• Inside Amazon's Warehouse

    The article investigates the working conditions of Amazon warehouses, in which workers are forced to endure inhumane treatment while facing the risk of getting fired if complaining. It exposes how a company like Amazon can wield their significant leverage over workers in bleak job market.
  • "The Dark Side of Daries"

    Rebecca Clarren takes an in-depth look at the dangerous working conditions of migrant dairy workers in the "American West." Many have been seriously injured or killed on the job, but are scared to tell their stories for fear they will be fired.
  • Agriprocessors and Beyond: Inside the Kosher Meat Industry

    This series of articles looked inside the kosher meat industry, a quietly guarded world worth hundreds of millions of dollars. The reporting began two years ago when the Forward's Nathaniel Popper wrote about the working conditions at the nation's largest kosher slaughterhouse, Agriprocessors, in Postville, Iowa, setting off a wide-ranging debate in Jewish community. The paper has continued to follow the problems at Agriprocessors and reported early in 2008 on the debate withing the kosher industry about a widely used but apparently cruel method of kosher slaughter known as shackled and hoist. Then, in the middle of the year, federal agents, citing the Forward's reporting raided the Agriprocessors' plant in Iowa. Since the raid, the Forward has followed each legal development, but has also reported on elements of the story that were being overlooked. The first such article detailed the way in which Agriprocessors had handled immigrants and unions at its Brooklyn warehouse-sparking a case that went to the Supreme Court. The next set of articles investigated the working conditions in the rest of the kosher eat industry, with particular attention paid to the labor battles at Agriprocessors' biggest competitor, Alle Processing, which had been completely ignored. The article and chart on industry-wide conditions were the first effort to systematically set down the relative size and production of the major players in the kosher meat industry. The Forward also wrote a lengthy report on the immigrant workers from Agriprocessors who had been released from prison and ordered to testify in federal court against their supervisors, but were given no means to support themselves before the hearing date. After Agriprocessors declared bankruptcy, the Forward reported on the unnoticed consequences for the town and its inhabitants, from the lowly turkeys to the local bankers.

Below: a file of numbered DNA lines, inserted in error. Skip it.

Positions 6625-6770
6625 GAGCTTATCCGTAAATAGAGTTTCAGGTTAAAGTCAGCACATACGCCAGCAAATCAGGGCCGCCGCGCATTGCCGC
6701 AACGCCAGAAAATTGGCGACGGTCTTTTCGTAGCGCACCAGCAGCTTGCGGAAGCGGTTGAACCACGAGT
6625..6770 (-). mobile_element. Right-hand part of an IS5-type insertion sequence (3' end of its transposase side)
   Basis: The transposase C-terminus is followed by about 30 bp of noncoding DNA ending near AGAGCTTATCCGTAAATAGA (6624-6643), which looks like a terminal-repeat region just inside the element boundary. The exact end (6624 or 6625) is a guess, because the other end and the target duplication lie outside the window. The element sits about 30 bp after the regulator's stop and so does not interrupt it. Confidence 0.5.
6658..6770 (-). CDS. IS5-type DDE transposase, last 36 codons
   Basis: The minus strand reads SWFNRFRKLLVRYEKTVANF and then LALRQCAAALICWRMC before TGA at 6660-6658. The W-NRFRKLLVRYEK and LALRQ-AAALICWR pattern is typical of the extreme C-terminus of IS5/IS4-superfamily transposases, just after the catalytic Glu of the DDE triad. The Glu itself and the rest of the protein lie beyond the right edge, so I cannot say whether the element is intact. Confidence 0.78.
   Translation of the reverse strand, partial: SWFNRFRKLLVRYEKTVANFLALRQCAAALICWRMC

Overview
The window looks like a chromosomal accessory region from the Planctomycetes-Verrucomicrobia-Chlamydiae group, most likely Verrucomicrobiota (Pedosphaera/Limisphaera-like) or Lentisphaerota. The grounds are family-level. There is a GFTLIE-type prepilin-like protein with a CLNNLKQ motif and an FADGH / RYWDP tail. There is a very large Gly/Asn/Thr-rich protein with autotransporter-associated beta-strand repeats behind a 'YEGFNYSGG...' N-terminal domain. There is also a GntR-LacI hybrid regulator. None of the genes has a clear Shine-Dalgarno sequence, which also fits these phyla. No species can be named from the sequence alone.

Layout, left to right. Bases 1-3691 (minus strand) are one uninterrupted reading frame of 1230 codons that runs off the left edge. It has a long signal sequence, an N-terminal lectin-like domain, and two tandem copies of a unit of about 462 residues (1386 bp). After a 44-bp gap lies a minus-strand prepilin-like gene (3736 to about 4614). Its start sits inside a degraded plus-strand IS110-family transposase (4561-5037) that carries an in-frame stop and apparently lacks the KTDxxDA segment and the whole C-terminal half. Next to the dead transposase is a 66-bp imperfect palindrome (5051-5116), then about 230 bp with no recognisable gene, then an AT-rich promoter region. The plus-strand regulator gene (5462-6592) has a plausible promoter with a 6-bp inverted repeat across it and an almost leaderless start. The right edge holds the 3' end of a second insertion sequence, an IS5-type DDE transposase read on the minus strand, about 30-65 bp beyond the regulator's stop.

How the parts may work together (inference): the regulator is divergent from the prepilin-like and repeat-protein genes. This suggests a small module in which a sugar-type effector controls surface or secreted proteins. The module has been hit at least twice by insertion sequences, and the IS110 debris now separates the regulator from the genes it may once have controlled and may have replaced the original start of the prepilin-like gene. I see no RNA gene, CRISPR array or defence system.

• How A Long Island Nursing Home Got It's Way

    "Ten Filipino nurses at a nursing home in Smithtown, Long Island were charged with endangering patients for resigning en masse to protest working conditions." Further investigation showed that U.S. Sen. Charles Schumer helped the home, which had "contributed more than $75,000 to the Democratic Senatorial Campaign Committee."